Obama to Americans in TS Isaac’s path: Don’t ‘tempt fate’

Olivier Knox
The Ticket

President Barack Obama warned Gulf Coast residents in Isaac's path not to "tempt fate" by ignoring government warnings—including possible calls to evacuate—as he detailed his administration's preparations for the powerful tropical storm on Tuesday.

"Now is not the time to tempt fate, now is not the time to dismiss official warnings" he said in a public statement in the Diplomatic Room of the White House. "You need to take this seriously." His brief remarks underlined that he, too, was taking the storm seriously even as he embarked on a campaign swing through Iowa and Colorado.

The president said he had received an update on preparations for Isaac with Homeland Security Secretary Janet Napolitano, Federal Emergency Management Agency Administrator Craig Fugate and National Hurricane Center Director Dr. Rick Knabb.

Obama's remarks, delivered from behind a lectern with the official presidential seal arrayed beneath a portrait of George Washington, served as a reminder of the power of the incumbency.

And with Republicans due to celebrate private enterprise—and deride Obama as someone who has a government-knows-best philosophy—at their convention in Tampa, the president's remarks seemed to carry a hint of rebuke.

"As we prepare for Isaac to hit, I want to encourage all residents of the Gulf Coast to listen to your local officials and follow their directions, including if they tell you to evacuate. We're dealing with a big storm and there could be significant flooding and other damage across a large area," the president said.

"The hardest work, of course, is still ahead," he said. "And as president, I'll continue to make sure that the federal government is doing everything possible to help the American people prepare for and recover from this dangerous storm."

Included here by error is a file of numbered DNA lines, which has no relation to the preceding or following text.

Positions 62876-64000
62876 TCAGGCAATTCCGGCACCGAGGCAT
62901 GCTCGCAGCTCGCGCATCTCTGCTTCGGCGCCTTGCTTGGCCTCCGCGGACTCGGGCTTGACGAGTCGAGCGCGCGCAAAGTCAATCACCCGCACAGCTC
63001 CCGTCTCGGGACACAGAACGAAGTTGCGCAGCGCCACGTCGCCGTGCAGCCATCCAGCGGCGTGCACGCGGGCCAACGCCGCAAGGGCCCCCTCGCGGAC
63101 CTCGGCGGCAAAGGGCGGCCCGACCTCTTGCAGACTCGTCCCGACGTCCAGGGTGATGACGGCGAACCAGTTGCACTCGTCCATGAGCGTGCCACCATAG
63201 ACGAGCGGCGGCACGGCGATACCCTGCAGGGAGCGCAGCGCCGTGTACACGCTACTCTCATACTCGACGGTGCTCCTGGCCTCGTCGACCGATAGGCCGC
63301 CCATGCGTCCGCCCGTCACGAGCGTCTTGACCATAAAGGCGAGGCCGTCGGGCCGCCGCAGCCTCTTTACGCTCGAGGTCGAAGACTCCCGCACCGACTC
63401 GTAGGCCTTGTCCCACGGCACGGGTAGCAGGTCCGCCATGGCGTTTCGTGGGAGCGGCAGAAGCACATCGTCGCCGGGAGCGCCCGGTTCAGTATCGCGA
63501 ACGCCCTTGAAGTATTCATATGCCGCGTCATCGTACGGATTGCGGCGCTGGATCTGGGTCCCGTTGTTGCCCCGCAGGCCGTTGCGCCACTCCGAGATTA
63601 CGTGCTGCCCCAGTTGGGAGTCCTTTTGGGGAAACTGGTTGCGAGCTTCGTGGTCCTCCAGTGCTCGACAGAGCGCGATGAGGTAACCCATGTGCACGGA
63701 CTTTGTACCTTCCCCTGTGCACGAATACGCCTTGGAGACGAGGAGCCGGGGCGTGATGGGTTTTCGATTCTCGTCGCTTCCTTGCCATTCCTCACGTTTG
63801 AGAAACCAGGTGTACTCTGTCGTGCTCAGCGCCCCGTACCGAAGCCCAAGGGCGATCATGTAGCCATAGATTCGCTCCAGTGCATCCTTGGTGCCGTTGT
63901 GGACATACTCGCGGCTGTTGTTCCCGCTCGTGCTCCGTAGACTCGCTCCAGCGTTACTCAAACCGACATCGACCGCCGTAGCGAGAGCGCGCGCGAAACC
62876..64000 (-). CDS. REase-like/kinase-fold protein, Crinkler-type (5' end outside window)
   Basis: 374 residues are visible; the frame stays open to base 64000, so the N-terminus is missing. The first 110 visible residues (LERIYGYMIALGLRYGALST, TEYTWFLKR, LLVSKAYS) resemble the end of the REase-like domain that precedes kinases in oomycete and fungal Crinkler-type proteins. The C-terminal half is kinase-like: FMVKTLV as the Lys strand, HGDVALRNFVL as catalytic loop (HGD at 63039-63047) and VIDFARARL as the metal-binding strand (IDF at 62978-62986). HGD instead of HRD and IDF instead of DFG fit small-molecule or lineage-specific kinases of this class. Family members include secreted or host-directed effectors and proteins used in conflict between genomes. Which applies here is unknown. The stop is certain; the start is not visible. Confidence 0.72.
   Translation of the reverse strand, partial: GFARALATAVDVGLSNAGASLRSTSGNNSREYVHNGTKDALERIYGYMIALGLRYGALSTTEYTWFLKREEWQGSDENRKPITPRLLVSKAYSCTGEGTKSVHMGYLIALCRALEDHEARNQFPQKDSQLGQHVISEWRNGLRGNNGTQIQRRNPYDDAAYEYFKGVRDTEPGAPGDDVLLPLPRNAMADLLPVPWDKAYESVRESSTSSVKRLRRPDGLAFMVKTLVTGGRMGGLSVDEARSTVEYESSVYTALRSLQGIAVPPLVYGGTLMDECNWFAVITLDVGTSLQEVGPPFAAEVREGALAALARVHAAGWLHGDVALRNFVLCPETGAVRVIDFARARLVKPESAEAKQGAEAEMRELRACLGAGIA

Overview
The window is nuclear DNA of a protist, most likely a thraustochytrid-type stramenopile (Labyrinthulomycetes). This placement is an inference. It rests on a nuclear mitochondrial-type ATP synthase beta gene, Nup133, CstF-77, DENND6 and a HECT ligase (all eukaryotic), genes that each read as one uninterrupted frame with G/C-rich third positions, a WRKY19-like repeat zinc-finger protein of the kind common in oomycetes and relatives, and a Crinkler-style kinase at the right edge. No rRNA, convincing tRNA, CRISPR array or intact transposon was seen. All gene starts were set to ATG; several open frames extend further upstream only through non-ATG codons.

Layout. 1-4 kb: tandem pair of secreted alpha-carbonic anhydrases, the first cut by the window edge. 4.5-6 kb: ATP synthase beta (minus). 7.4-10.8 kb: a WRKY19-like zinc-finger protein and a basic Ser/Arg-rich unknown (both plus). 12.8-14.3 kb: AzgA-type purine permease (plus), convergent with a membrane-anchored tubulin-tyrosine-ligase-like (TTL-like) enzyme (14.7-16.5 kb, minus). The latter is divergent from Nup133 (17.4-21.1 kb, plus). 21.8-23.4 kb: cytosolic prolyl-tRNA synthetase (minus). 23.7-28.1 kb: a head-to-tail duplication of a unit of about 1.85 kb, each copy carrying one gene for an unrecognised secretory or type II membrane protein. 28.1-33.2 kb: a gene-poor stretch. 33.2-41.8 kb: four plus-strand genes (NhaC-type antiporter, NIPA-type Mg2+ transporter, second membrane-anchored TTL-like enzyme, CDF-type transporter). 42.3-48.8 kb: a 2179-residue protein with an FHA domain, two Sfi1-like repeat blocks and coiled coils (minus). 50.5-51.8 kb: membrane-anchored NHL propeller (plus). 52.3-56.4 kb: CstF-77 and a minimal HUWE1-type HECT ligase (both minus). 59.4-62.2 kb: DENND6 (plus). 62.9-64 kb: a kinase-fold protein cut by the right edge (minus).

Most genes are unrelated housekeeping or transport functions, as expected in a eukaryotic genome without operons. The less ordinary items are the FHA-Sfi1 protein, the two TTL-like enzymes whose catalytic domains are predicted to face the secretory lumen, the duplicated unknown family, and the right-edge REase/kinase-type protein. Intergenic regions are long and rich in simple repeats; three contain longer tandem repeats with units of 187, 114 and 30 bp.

Republicans shortened their convention by one day amid concerns that the storm could either hit the city or strike another area on the Gulf Coast—leading to images of devastation potentially recalling the chaos wrought by Hurricane Katrina seven years ago. On Tuesday, however, the party seemed to be going full speed ahead, with Mitt Romney himself expected to arrive and Ann Romney scheduled to give a much-anticipated speech aimed at warming her husband's sometimes cool image.

But Obama's remarks seemed geared to remind Americans that Romney is essentially auditioning for the role the Democrat already has.

"This storm isn't scheduled to make landfall until later today, but at my direction FEMA has been on the ground for over a week working with state and local officials in areas that could be affected--from Puerto Rico and the U.S. Virgin Islands to Florida, and more recently, Louisiana, Alabama and Mississippi," he said.

Obama later left the White House, bound first for Iowa and then Colorado. He is expected to keep up an aggressive campaign pace through to the Democratic convention in Charlotte, North Carolina, next week.